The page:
11. ^ a b Thomas 1997, p. 165.
  12. ^ Patzwall & Scherzer 2001, p. 112.
  13. ^ Fellgiebel 2000, p. 180.
  14. ^ Fellgiebel 2000, p. 64.


  • Boog, Horst; Krebs, Gerhard; Vogel, Detlef (2006). Germany and the Second World War: Volume VII: The Strategic Air War in Europe and the War in the West and East Asia, 1943-1944/5. Clarendon Press. ISBN 978-0-19-822889-9.
  • Corum, James S. (1997). The Luftwaffe: Creating the Operational Air War, 1918–1940. University Press of Kansas. ISBN 978-0-7006-0836-2.
  • Fellgiebel, Walther-Peer (2000) [1986]. Die Träger des Ritterkreuzes des Eisernen Kreuzes 1939–1945 — Die Inhaber der höchsten Auszeichnung des Zweiten Weltkrieges aller Wehrmachtteile [The Bearers of the Knight's Cross of the Iron Cross 1939–1945 — The Owners of the Highest Award of the Second World War of all Wehrmacht Branches] (in German). Friedberg, Germany: Podzun-Pallas. ISBN 978-3-7909-0284-6.
  • Hayward, Joel (1997). "Stalingrad: An Examination of Hitler's Decision to Airlift". Air and Space Power Journal. U.S. Air Force (Spring 1997): 21–38.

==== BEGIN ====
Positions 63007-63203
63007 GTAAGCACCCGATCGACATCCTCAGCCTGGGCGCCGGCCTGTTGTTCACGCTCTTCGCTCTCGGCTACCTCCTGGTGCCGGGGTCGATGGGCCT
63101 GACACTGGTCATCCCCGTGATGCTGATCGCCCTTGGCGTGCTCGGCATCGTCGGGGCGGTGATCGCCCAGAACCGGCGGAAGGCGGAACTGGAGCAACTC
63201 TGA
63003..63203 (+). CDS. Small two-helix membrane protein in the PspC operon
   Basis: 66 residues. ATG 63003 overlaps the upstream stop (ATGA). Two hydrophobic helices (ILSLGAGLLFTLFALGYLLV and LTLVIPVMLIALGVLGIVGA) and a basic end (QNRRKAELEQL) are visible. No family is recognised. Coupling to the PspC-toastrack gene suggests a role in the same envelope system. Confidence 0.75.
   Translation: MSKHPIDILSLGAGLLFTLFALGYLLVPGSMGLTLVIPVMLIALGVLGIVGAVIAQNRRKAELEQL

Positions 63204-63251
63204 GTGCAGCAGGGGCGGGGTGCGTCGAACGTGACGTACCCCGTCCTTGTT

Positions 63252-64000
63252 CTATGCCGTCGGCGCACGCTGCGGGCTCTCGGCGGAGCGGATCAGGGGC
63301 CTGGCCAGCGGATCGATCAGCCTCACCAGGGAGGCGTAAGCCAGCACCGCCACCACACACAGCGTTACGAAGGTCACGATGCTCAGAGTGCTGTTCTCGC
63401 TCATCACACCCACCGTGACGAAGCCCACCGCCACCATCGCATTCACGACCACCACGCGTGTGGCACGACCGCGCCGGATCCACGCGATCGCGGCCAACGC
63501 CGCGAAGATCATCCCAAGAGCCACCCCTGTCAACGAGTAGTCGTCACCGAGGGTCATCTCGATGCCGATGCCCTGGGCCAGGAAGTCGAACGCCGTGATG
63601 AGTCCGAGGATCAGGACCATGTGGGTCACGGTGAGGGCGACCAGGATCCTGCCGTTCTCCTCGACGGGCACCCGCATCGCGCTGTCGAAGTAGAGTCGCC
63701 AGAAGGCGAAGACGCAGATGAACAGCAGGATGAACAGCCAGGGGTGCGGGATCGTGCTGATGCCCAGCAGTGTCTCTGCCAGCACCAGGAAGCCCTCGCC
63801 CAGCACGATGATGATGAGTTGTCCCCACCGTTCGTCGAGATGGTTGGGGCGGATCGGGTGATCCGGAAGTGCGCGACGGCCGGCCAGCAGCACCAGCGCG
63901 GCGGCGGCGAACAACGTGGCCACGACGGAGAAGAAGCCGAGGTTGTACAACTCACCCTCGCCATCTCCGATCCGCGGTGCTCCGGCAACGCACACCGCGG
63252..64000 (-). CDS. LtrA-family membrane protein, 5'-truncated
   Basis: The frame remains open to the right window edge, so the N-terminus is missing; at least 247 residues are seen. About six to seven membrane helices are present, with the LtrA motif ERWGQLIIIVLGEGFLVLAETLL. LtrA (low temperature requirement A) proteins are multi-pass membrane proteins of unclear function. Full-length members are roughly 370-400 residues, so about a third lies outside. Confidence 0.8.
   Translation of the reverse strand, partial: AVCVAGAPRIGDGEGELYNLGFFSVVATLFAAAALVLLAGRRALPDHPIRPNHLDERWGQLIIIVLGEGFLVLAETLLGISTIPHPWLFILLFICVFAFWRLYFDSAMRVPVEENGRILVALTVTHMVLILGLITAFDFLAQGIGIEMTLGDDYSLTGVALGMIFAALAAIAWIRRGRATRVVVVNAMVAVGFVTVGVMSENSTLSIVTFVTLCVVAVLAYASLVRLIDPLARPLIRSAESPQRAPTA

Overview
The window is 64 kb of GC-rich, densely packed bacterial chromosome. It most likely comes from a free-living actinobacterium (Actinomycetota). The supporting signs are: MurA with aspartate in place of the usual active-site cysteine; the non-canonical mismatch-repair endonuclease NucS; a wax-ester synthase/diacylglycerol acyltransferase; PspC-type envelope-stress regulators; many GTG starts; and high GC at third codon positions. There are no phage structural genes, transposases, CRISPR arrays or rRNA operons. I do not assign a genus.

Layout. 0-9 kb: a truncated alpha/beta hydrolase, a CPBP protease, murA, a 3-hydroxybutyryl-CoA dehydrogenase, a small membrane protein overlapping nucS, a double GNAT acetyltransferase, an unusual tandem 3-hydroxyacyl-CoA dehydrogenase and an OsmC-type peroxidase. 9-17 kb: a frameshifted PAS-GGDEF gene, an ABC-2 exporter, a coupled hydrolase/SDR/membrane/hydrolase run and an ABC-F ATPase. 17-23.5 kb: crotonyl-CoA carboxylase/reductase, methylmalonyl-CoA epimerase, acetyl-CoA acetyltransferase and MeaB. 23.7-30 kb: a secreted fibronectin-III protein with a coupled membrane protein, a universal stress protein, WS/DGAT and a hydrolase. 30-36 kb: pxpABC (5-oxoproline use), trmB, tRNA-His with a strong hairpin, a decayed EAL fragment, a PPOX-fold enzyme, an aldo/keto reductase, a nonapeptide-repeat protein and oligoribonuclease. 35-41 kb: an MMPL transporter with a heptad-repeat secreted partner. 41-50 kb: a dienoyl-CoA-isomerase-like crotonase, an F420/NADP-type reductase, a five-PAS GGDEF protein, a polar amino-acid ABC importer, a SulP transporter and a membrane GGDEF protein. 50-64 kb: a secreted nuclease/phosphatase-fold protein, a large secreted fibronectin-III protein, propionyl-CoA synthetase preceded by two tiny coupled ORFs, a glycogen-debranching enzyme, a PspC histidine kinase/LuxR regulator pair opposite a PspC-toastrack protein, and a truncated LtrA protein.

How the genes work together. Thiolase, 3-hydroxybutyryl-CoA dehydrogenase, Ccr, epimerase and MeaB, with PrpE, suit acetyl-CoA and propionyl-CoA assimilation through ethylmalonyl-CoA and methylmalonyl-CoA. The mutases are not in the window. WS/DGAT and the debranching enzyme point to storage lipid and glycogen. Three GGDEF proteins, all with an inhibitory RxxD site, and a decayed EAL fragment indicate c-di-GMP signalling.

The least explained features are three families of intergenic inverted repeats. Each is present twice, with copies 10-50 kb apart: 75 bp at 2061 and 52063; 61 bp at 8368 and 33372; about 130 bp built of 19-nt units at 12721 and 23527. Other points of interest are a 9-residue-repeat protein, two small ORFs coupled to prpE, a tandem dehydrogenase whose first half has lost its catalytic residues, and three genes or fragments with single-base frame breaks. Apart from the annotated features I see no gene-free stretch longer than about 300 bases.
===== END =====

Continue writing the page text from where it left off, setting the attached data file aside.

• Hayward, Joel (July 2006). The Luftwaffe’s Agility: An Assessment of Relevant Concepts and Practices (PDF). Biennial Air Power Conference. Hendon, UK.
  • Macksey, Kenneth (2012). Kesselring: The Making of the Luftwaffe. Frontline Books. ISBN 978-1-78303-127-6.
  • Mitcham, Samuel (2007). Eagles of the Third Reich: Men of the Luftwaffe in World War II. Stackpole Books. ISBN 978-0-8117-3405-9.
  • Patzwall, Klaus D.; Scherzer, Veit (2001). Das Deutsche Kreuz 1941 – 1945 Geschichte und Inhaber Band II [The German Cross 1941 – 1945 History and Recipients Volume 2] (in German). Norderstedt, Germany: Verlag Klaus D. Patzwall. ISBN 978-3-931533-45-8.